|Venue: Flushing Meadows, New York Date: 10 September Time: 21:00 BST|
|Coverage: Live text and radio commentary across the BBC Sport website, app, BBC Radio 5 Sports Extra|
Novak Djokovic will seek revenge for his 2021 US Open final loss to Daniil Medvedev aware victory would secure a record-equalling 24th Grand Slam title.
The Serb, 36, is again within reach of Margaret Court’s all-time record, two months after losing to Carlos Alcaraz in a five-set thriller at Wimbledon.
“I understand every time in a Grand Slam final, it’s another shot for history,” Djokovic said.
“I’m aware of it, and of course I’m very proud of it,” he added.
“But I don’t have much time, nor do I allow myself to reflect on these things or think about the history too much.
“When I did that in the past, like the 2021 final here, I was maybe overwhelmed with the occasion and the opportunity, and I underperformed.
“I don’t want this to happen again. I’ll try to just focus on what needs to be done and tactically prepare myself for that match.”
Third seed Medvedev overcame Alcaraz in four sets to set up a repeat of the final he won in straight sets two years ago in New York.
On that occasion, the Russian’s 6-4 6-4 6-4 victory denied Djokovic a calendar Grand Slam – where a player wins all four majors in the same year.
While that feat is not on the line for three-time champion Djokovic, in what will be his 36th Grand Slam final on Sunday, Medvedev will once again aim to deny his rival a historic achievement.
Medvedev, 27, is through to his fifth Slam final – and third in New York – with his triumph in 2021 representing his only major title to date.
“I think the only way I can use [the 2021 final] is thinking that Novak, when he loses, he’s never the same after. He’s different. It’s just a different mentality,” Medvedev said.
“That’s why he has 23 Grand Slams, many Masters 1000s [titles] and weeks at number one,” he added.
“So I have to use it knowing that he’s going to be 10 times better than he was that day, and if I want to still beat him, I have to be 10 times better than I was that day. That’s what I’m going to try to do.
“Novak is going to be his best version on Sunday, and I have to be the best-ever version of myself if I want to try to beat him.”
Djokovic, whose 23 Grand Slams leave him one ahead of Rafael Nadal for overall titles in the men’s game, won the Australian Open and French Open this year before his Wimbledon final defeat by Alcaraz in July.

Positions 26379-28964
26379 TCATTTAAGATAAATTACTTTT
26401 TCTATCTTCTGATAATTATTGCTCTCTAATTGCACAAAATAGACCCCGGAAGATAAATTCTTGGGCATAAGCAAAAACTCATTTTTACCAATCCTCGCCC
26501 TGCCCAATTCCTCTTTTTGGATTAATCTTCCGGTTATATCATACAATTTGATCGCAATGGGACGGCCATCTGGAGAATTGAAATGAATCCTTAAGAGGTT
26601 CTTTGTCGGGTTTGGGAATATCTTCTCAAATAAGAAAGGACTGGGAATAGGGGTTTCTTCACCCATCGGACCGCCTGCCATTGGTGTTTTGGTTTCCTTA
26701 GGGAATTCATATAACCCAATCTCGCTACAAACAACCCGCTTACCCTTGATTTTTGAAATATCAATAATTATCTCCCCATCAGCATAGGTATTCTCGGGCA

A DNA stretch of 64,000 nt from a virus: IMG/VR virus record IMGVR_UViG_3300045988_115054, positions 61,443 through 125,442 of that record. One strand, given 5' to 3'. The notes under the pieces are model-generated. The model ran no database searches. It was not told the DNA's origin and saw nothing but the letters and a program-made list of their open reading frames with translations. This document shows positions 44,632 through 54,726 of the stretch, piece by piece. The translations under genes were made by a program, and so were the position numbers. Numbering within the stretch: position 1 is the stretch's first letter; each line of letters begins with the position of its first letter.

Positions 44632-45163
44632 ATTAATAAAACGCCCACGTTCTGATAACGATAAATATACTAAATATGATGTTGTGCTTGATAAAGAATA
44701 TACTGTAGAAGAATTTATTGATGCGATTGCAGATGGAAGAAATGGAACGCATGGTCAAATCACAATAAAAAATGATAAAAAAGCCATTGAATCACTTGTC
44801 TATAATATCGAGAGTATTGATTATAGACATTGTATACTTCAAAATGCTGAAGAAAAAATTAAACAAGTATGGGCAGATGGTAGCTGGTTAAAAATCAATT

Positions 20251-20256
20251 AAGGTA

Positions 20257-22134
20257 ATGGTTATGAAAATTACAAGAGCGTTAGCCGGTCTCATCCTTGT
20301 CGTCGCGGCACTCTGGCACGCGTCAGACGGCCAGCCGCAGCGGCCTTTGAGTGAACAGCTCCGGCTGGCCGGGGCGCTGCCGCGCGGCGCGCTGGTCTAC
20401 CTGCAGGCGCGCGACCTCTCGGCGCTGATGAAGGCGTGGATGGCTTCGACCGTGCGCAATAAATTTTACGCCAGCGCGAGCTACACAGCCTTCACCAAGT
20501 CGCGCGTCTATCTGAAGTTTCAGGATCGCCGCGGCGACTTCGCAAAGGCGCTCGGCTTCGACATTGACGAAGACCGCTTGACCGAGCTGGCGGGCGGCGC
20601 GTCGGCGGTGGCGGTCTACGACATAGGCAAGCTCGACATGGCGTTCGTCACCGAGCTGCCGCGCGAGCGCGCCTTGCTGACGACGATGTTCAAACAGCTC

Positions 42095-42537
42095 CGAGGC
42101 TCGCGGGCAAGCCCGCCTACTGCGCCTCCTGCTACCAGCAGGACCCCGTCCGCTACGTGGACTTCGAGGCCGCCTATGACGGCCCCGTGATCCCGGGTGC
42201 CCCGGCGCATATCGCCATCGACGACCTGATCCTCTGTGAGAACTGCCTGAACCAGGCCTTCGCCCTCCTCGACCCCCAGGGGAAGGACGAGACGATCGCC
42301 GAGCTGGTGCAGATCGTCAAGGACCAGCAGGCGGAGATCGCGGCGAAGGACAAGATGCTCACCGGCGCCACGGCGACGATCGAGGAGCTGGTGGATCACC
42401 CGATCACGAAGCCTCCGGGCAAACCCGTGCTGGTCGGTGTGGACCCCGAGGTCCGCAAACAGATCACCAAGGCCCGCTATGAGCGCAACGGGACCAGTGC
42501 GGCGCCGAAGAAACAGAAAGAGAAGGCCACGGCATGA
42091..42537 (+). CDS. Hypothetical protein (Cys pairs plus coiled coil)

Guaranteed to return to world number one on Monday, it is the third time the Serb has reached the final at all four Slams in the same season.
He also managed that in 2015, losing only the French Open final to Stan Wawrinka, and 2021, when Medvedev stopped him at the final hurdle at Flushing Meadows.
“I’m obviously over the moon with the results so far in Grand Slams,” Djokovic said.
“Playing in all four finals of all four Slams in a season is amazing. It’s the highest achievement I can think about when I start the season.
“That’s what I dream about, that’s what I really wanted. That’s where I want to be, in this kind of position.
“There is another match left, so of course this conversation will be even better if I win the title. But whatever happens, I’m extremely proud and content with what I have achieved this year.”
Djokovic beat American Ben Shelton in straight sets in the semi-finals, ending home hopes in the men’s draw and mimicking the 20-year-old’s picking-up-a-phone celebration – which Shelton said represented him being “dialled in” – after clinching a 6-3 6-2 7-6 (7-4) win.
He has won five of his six matches in straight sets at this tournament, but he had to fight back from two sets down against compatriot Laslo Djere in the third round.
Djokovic leads the head-to-head with Medvedev 9-5 but they have one win apiece on hard courts in 2023, with Medvedev prevailing 6-4 6-4 in Dubai in March after Djokovic won 6-3 6-4 in Adelaide.
The winner of Sunday’s men’s singles final, which takes place after the women’s doubles final (not before 21:00 BST), will earn $3m (£2.4m).